Oyster HatcheryResearcher Karen Hudson (R) explains the workings of the VIMS Oyster Hatchery. Hudson is with the Aquaculture Genetics and Breeding Technology Center at VIMS.
ScallopsHannah McLean (R) talks about scallops. McClean is with the Chesapeake Bay National Estuarine Research Reserve program at VIMS.
Waiting for WadersScott Lerberg (foreground) helps visitors don their waders before seining. Lerberg is Stewardship Coordinator with the Chesapeake Bay National Estuarine Research Reserve program at VIMS.
Dip NetA young visitor uses a dip net to search for marine life in the York River.
SeiningVisitors seine for marine life in the York River.
Tire PressureSandi Buchheister of Hayes (L) looks on as VIMS professor Rebecca Dickhut (R) checks her recommended tire pressure.
The Virginia Institute of Marine Science’s annual open house drew an estimated 2,000 visitors to VIMS’ Gloucester Point campus on May 30 for a day of fun and learning.
“Marine Science Day provides a wonderful opportunity for us to share our research, education, and advisory service activities with the local and regional community,” says VIMS Dean and Director John Wells. “This year, more than 150 faculty, staff, students, and volunteers contributed to make the day a resounding success.”
Susan Maples, outreach coordinator at VIMS, estimated that this year’s crowd was the largest in the 6-year history of the event. She says “Sunny skies and a full slate of engaging activities brought a steady stream of visitors throughout the day.”
Activities ranged across the 40-acre VIMS campus, from the new Seawater Research Lab to the VIMS beach on the York River. Because the featured animal for this year’s event was the scallop, several activities and displays focused on this once-troubled resource, which with the help of VIMS scientists now sustains the most profitable fishery on the East Coast.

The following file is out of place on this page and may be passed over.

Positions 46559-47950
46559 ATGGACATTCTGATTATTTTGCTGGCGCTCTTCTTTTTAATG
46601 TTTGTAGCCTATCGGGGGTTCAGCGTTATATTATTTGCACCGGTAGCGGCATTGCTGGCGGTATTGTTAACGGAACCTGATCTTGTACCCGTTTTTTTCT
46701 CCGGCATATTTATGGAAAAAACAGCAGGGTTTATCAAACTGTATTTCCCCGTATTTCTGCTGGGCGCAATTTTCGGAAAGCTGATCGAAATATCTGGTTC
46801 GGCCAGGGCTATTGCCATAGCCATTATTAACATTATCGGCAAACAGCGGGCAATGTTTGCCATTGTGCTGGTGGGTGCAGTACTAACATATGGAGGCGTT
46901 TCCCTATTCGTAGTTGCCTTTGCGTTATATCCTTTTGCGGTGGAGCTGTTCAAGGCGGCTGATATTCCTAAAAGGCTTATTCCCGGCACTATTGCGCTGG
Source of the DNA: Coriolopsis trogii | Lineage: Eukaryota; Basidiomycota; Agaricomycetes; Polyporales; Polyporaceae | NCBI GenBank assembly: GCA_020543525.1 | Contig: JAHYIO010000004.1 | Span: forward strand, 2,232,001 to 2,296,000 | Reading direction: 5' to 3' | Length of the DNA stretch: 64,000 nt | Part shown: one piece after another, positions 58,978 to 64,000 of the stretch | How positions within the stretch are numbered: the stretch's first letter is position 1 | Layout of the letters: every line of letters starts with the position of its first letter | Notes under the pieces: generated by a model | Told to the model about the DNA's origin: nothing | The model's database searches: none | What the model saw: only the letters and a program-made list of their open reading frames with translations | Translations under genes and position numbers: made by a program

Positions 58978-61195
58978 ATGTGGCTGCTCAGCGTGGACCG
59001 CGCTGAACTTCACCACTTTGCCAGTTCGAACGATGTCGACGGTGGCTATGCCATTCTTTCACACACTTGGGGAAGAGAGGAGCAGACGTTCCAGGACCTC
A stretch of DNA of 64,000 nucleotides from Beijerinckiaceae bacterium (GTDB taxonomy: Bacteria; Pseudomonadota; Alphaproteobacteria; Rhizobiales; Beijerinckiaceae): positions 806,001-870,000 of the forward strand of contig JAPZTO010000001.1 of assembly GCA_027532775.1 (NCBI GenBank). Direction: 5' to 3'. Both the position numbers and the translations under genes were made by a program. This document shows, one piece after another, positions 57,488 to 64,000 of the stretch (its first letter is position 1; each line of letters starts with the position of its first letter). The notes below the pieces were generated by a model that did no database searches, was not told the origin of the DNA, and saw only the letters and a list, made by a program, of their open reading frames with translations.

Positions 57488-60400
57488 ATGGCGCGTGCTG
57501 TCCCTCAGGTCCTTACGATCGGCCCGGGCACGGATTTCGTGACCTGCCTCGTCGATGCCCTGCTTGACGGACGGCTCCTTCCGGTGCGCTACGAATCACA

In the Children’s Pavilion, younger visitors were able to practice scallop printing and don a mask that allowed them to see the world through a scallop’s many eyes. They also got a chance to drive a robot sub.
Displays and activities in Chesapeake Bay Hall focused on blue crabs, marine conservation, multi-species fisheries monitoring, jellyfish and other zooplankton, seagrass ecology, and “Wondrous, Wiggly Bottom Dwellers.” Visitors had the chance to peer through high-powered electron microscopes, learn techniques of DNA analysis, and investigate biodiversity by classifying different types of pasta.
Two of the most popular activities gave visitors a chance to extract “sediment cores” from a chocolate layer cake, and to picture themselves as practicing scientists in a “green screen” video booth. Results of this “Scientist for a Few Seconds” activity will be available on the VIMS YouTube channel (www.youtube.com/user/vimsvideos) within the next few weeks.
VIMS’ lower campus featured the ever-popular seining activity, which allows visitors to collect, observe, and release small fish and invertebrates in the York River. Visitors were also able to tour the VIMS Oyster Hatchery, Seagrass Nursery, and Teaching Marsh.
A final highlight was the Parade of Marine Life, which gives local citizens and school children an opportunity to celebrate their favorite marine creatures through art. Featured animals included jellyfish, penguins, dolphins, blue crabs, fiddler crabs, anemones, sharks, squid, SCUBA divers, and many others. Monet Wilson, a 6th grader at Peasley Middle School in Gloucester, won Best of Parade for her seahorse costume. Nathan Stall, a 1st-grader from Yorktown Elementary, took the award for the most original animal or plant costume with his rendition of a puffer fish.
Learning took place even in the parking lot, as VIMS staff worked with incoming visitors to note their recommended tire pressure and pump up any tires that might have been underinflated. Underinflated tires reduce gas mileage and increase a driver's carbon footprint, with negative effects for Chesapeake Bay and the coastal ocean.